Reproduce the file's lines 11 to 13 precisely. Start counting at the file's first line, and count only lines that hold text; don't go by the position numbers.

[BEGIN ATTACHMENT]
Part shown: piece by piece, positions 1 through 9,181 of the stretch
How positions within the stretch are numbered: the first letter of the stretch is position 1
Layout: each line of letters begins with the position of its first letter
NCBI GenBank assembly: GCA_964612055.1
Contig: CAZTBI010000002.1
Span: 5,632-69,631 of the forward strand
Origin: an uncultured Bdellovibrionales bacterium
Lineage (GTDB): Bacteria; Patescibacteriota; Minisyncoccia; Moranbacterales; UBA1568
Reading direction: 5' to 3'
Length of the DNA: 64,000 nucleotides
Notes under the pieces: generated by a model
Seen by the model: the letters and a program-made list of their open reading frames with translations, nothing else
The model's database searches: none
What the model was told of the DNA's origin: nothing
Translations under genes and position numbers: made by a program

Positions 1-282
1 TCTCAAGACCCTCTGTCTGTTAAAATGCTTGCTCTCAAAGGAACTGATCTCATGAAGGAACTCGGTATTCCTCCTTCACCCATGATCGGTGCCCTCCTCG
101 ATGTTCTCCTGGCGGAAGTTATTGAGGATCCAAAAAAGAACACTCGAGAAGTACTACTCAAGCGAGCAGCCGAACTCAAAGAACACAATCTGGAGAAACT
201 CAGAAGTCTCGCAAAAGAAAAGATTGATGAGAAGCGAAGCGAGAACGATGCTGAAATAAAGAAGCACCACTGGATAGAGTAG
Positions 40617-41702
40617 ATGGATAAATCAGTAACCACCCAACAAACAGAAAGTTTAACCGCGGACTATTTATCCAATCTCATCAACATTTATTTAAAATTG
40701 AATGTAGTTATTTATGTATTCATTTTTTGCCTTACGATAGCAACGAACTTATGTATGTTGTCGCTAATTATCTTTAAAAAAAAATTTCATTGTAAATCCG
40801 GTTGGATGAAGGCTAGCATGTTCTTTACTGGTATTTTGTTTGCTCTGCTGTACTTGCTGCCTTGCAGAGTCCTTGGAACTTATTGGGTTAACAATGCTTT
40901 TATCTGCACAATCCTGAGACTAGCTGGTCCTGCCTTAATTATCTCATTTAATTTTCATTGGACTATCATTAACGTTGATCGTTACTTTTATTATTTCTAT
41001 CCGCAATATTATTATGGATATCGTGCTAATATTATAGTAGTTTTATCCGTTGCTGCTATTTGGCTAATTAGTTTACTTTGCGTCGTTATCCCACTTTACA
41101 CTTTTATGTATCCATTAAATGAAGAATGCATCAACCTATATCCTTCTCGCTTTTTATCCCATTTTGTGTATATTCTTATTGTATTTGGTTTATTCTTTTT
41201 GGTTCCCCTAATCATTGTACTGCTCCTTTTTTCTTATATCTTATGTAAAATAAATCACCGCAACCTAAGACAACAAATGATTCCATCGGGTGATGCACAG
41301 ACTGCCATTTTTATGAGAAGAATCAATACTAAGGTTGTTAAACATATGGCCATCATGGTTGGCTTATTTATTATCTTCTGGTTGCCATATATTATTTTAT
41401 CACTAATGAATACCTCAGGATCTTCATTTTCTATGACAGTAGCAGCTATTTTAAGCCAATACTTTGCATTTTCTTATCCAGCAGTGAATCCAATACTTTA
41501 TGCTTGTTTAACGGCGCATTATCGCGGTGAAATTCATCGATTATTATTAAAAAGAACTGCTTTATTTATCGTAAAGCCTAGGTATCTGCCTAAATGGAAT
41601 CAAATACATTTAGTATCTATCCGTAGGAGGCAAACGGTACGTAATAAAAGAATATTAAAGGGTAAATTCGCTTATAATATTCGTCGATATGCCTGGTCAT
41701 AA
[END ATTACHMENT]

Notes under the pieces: generated by a model
Seen by the model: the letters and a program-made list of their open reading frames with translations, nothing else
The model's database searches: none